I’ve never hurled myself off a cliff, so I have very little idea what that feeling is like. I have to think, though, that the existential equivalent is quitting your job without any real idea of what to do next. If that’s the case, then I’m about to jump off a cliff.
You see, I’ve been here before. Early last year, a couple months after I finished managing a political campaign (we lost, thanks for asking), I took a more traditional job in the marketing department of an educational software company.
It was a pretty standard entry-level job. The work was unglamorous, but management enticed recruits with the steadiness of a paycheck and potential benefits. Further, they advertised that the chance of advancement within the company was all but guaranteed. It was what every semi-recent graduate is supposed to want: security and opportunity.
But for some reason, it didn’t feel right. It’s not that I wasn’t good at the job. In fact, I was great. We had a point system that tracked our progress with bonuses for the winning person and team. My team won every week because I won every week, often by doubling or tripling other workers’ scores.
It got to the point where people were just playing for second, and I was flush with Amazon gift cards. Within 24 days of working there, I had already been scouted by the sales department and given a promotion.
Again I was living the dream, just not mine. On the first day of training for my new job, our human resources director showed us a video about our product and told us that we were heroes and that we saved lives. I had to stifle laughter. We sold a fine product, one that people seemed to like.
But it was also software that was purposely written at a sixth-grade level to make completion convenient for nursing home and correctional facility staff. The guys in Houston didn’t land on the moon, and we weren’t saving anybody’s life.
Later in the training, we were asked to give presentations about ourselves. I didn’t take this all too seriously, and when it was my turn to present I led a group discussion on the relative merits of Phil Collins (of whom I am not a fan). It was obviously impromptu, but people seemed to enjoy it.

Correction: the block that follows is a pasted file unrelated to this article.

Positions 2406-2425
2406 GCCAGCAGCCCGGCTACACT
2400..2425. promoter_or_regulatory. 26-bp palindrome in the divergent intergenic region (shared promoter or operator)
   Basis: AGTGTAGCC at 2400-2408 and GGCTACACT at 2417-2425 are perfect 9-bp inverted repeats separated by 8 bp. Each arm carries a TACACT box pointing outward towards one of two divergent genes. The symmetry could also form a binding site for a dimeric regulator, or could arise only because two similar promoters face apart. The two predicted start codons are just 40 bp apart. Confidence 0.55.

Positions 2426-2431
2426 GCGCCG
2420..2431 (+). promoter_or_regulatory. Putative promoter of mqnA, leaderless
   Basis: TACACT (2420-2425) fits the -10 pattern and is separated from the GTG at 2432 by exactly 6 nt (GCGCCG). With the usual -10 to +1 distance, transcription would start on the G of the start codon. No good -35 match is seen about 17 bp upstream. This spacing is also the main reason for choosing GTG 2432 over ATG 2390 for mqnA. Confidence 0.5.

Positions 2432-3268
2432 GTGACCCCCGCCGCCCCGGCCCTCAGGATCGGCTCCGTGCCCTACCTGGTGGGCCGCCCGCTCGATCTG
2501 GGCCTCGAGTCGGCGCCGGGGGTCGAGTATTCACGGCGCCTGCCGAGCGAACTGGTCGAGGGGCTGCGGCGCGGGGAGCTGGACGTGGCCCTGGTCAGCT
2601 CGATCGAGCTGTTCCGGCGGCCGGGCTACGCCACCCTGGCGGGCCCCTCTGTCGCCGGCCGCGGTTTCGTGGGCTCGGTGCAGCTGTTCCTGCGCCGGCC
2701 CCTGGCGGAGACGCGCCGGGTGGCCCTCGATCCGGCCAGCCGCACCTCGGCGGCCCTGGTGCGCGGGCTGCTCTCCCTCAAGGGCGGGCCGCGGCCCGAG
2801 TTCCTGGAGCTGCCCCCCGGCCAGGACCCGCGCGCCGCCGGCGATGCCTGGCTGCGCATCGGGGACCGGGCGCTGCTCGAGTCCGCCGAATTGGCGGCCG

Everybody but the human resources manager, that is. She referred me to my soon-to-be boss, who told me my actions “were a poor reflection on how the company was perceived.” It was hard for me to believe that after five weeks of putting up utterly Herculean stats at my job, a few jabs at Phil Collins were going to get me in trouble.
It concerned me that my superiors were more worried about appearances than results. It concerned me more that I just couldn’t care if we sold our software or not. So I wrote an e-mail resigning and never went back.
Which brings us to now. I decided to get back into politics, a realm where I knew I could find a better sense of fulfillment. In August, I was hired as a finance assistant on a congressional campaign. Sort of.
See, the first day I showed up, the finance director who hired me told me he was leaving in a week, and I was going to be trained to take over for him. It was my first day, and I had already been promoted to senior staff on a congressional race. It was intimidating, but being a person who likes to say yes more than no, I decided to take the challenge.
It was good to be gaining experience, and I was learning a lot on my own, but I soon found out I didn’t like my candidate very much. I realize that working for a person you don’t like is something that adults have to do every so often; however, I soon found that he was also was wildly unprofessional.
He was always late, often unprepared, constantly complaining, and, on two different occasions, he asked me to lie to my campaign manager.
Worse, he would frequently lie to the faces of the staff and attempt to use divide-and-conquer tactics to get his way (except he wasn’t really smart enough to pull this off). I started to realize that this was a bad environment. I figured that I could work for somebody I didn’t like, but I can’t work for somebody I don’t respect.
So I left again. Two jobs within a year. I felt like I had a decent justification for both, but, nonetheless, started to doubt myself.
Did I have an attitude problem? Maybe so, but I had plenty of other jobs that I found stimulating and fulfilling that I had poured myself into and left on good terms. Should I have shut up and toiled away? Again, maybe, but I want to take pride in my work. I really only have two gears, and I want to find a place where I can hit the ground and go full throttle. I’ve yet to find that place.
So I’ll keep searching. And in the meantime, I’ll write dozens of cover letters while reacquiring a taste for Ramen noodles. I’ll live and die by the sound of an email hitting my inbox so that maybe, just maybe, I’ll be in the running for consideration for a preliminary interview.
It will be terrifying and exhilarating. It will make me work harder and write better than I ever have. And who knows, perhaps it’ll teach me that happiness really is the journey.
Now, if you’ll excuse me, I have a jump to make, and it’s a long way down from here.
Grady O'Brien is a political consultant and freelance writer based in North Carolina. He has the only opinions on the internet.More from this Author